The Role of Sputtering Targets in Vacuum Sputtering

Introduction to Vacuum Sputtering

Vacuum sputtering is a thin-film technology to deposit thin films and coatings by creating a sub-atmospheric pressure environment and an atomic or molecular condensable vapor source. The basic principle is to make argon (Ar) ions hit the surface of the sputtering target through glow discharge in a vacuum, so that the target atoms overflow and deposit on the substrate to form a thin film.

Most general metal materials use DC sputtering, while non-conductive ceramic materials use RF sputtering. The new sputtering coating equipment uses powerful magnets to accelerate the ionization of argon gas around the target material in a spiral shape, thereby increasing the probability of collision between the target material and argon ions, thereby increasing the sputtering rate.

Characteristics of Sputtering Coating Process

(1) It has a wide range of applications, and can make metal, alloy or insulator materials into thin films.

(2) Under proper setting conditions, multi-component targets can be made into thin films with the same composition.

(3) A mixture or compound of the target substance and gas molecules can be produced by adding oxygen or another reactive gas to the discharge atmosphere.

(4) The target input current and sputtering time are controllable, which is conducive to obtaining high-precision film thickness.

(5) Sputtering coating is more conducive to producing large-area uniform films than other processes.

(6) The sputtered particles are not affected by gravity, and the positions of the target and the substrate can be freely arranged.

(7) The bonding strength between the substrate and the film is more than 10 times that of the general evaporated film, and because the sputtering particles have high energy, the surface of the film is continuously diffused to obtain a hard and dense film. At the same time, high energy allows the substrate to obtain a crystalline film at a lower temperature.

(8) The nucleation density is high at the initial stage of film formation, and an extremely thin continuous film of 10 nm or less can be produced.

(9) The target has a long service life and can be continuously produced for a long time.

(10) The target can be made into various shapes, and with the special design of the machine, it can be controlled better and has the highest efficiency.

How Target Purity Affects Thin Film Quality

Many factors can affect the quality of a thin film, of which the purity of the sputtering target has the greatest impact. If the target material is not pure enough, the impurity particles in the target material will adhere to the surface of the substrate during the sputtering process, causing the film layer in some positions to be weak and peel off. Simply put, the higher the purity of the target material, the better the performance of the film.

For targets with poor thermal conductivity, such as silicon aluminum sputtering targets, the heat transfer is often hindered by impurities in the target. There is a difference between the cooling water temperature used in production and the actual water temperature of the coating line, which leads to cracking of the target during use. Generally speaking, slight cracks will not have a great impact on coating production. However, when the target has obvious cracks, the charge is easily concentrated on the edge of the crack, resulting in abnormal discharge on the surface of the target. Discharging will lead to slag falling, abnormal film formation, and increased product scrapping. Therefore, in the process of target preparation and purity control, it is also necessary to control the preparation process conditions.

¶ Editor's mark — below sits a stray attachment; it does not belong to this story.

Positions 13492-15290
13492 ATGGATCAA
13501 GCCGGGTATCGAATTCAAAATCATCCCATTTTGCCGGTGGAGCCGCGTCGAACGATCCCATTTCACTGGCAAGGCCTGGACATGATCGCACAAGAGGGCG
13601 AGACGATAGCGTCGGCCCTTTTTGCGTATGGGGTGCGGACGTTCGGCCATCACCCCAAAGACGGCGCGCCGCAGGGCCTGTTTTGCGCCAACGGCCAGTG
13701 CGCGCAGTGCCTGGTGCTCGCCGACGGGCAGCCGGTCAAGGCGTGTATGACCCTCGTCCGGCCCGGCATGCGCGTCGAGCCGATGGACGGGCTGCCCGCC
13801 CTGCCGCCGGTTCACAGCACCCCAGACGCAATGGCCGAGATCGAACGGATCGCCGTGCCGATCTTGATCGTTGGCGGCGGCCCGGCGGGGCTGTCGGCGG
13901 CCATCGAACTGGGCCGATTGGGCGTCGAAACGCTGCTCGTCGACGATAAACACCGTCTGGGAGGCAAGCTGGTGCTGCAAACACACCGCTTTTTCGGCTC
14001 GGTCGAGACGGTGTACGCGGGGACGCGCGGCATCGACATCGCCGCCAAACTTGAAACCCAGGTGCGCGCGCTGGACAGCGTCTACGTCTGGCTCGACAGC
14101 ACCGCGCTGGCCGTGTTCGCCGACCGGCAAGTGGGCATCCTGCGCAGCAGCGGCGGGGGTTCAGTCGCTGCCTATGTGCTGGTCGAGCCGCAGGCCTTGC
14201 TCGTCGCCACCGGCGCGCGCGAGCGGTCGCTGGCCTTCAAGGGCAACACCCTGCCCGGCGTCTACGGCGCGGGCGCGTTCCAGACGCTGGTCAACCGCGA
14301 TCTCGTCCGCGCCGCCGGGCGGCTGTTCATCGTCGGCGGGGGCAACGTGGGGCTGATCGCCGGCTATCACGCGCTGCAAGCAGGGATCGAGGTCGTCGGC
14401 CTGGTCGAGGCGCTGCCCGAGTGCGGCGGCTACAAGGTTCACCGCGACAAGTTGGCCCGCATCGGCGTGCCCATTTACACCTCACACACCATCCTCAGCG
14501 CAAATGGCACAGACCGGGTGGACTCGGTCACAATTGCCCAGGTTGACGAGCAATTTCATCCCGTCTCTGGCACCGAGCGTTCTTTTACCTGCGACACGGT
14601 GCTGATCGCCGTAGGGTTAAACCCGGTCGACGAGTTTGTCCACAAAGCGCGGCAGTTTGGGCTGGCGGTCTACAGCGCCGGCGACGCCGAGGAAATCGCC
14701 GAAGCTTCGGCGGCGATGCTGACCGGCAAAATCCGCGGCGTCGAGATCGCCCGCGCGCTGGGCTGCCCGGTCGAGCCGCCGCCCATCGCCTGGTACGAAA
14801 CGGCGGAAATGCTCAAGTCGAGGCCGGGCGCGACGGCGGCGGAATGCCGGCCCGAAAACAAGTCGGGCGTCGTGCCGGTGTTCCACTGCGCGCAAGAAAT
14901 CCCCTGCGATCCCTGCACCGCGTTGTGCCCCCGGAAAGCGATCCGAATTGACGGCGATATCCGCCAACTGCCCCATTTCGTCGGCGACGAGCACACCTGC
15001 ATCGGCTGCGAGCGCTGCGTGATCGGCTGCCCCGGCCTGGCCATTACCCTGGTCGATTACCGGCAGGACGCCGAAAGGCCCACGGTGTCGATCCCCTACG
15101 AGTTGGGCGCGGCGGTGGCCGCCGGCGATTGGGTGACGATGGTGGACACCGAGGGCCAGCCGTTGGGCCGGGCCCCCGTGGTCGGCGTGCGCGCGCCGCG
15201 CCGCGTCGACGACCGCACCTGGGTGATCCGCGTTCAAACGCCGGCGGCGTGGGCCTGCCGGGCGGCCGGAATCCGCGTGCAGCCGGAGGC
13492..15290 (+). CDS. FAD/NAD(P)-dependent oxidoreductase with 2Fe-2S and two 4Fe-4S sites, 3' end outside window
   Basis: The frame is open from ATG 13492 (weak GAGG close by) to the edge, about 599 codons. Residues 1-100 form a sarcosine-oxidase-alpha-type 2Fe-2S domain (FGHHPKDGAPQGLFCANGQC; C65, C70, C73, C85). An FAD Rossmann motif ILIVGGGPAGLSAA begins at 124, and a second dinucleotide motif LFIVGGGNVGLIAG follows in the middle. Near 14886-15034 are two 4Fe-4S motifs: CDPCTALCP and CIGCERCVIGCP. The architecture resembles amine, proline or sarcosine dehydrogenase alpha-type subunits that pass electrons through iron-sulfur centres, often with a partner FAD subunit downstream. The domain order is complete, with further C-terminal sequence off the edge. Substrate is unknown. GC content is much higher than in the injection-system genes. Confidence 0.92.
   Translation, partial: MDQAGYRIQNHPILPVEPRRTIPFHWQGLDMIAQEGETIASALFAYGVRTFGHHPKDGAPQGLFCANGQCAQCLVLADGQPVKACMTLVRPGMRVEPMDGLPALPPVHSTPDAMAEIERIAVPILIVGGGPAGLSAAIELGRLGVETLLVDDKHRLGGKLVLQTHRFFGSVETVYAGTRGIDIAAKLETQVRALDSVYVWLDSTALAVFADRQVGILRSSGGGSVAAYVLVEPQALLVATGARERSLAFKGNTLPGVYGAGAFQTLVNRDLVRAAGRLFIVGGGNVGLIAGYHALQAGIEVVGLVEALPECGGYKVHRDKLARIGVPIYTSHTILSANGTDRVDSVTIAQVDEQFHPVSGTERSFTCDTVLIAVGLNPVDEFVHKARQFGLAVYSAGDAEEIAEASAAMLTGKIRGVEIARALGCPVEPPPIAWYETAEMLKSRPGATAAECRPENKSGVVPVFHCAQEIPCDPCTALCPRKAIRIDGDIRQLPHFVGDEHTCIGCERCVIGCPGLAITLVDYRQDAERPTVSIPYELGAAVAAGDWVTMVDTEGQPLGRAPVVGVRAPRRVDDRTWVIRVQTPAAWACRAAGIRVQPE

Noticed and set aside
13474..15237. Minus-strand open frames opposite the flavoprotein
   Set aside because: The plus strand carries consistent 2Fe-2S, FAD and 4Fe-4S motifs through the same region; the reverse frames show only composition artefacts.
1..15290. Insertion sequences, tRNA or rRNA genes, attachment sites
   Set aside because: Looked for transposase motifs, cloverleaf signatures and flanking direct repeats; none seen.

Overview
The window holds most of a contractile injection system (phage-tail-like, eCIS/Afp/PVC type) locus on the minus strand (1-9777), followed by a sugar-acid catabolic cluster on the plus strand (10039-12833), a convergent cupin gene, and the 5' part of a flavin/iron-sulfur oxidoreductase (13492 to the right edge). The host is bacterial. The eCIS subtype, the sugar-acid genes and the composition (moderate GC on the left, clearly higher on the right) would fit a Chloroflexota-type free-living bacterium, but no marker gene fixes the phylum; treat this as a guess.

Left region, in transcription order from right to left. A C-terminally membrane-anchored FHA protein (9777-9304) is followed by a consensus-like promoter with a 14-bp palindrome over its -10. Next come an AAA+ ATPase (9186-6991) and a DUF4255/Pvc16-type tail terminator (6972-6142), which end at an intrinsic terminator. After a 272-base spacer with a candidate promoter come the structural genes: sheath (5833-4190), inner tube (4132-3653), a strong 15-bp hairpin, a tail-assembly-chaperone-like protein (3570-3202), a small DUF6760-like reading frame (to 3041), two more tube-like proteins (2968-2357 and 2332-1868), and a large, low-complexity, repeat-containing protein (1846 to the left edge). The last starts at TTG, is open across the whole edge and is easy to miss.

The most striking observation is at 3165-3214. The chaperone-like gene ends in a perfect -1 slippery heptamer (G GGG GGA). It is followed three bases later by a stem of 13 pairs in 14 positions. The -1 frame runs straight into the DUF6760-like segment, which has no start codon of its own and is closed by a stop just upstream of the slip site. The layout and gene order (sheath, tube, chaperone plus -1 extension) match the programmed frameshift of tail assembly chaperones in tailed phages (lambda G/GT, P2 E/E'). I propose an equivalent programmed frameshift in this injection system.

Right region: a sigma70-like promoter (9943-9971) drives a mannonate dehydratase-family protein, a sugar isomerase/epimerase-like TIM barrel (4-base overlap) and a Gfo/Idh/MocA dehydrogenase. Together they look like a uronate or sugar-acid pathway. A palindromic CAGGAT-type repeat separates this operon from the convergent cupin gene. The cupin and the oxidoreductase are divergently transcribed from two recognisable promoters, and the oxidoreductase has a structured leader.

Stanford Advanced Materials (SAM) is a global sputtering targets manufacturer which supplies high-quality and consistent products to meet our customers’ R&D and production needs. Please visit https://www.sputtertargets.net/ for more information.

 

3 Minutes to Know PVD Gold Sputtering

Gold is a popular precious metal that has been used for centuries as currency, hedging and jewelry for its noble and beautiful gold color.

PVD Gold Sputtering

Gold sputtering coating is a thin film deposition process in which gold or gold alloy is bombarded with high-energy ions in a vacuum chamber, causing gold atoms or molecules to be “sputtered” into the vapor and condensed on the substrate to be coated. Sputtering is one method of the PVD (Physical Vapor Deposition) process, the other two of which are thermal evaporation deposition and electron beam vapor deposition, and gold is also applied in these two methods. In thermal evaporation deposition, gold evaporates in a low-pressure environment with resistive heating elements; and in electron beam vapor deposition, gold is heated by an electron beam, and then condensed on the substrate to be coated.

Gold Plating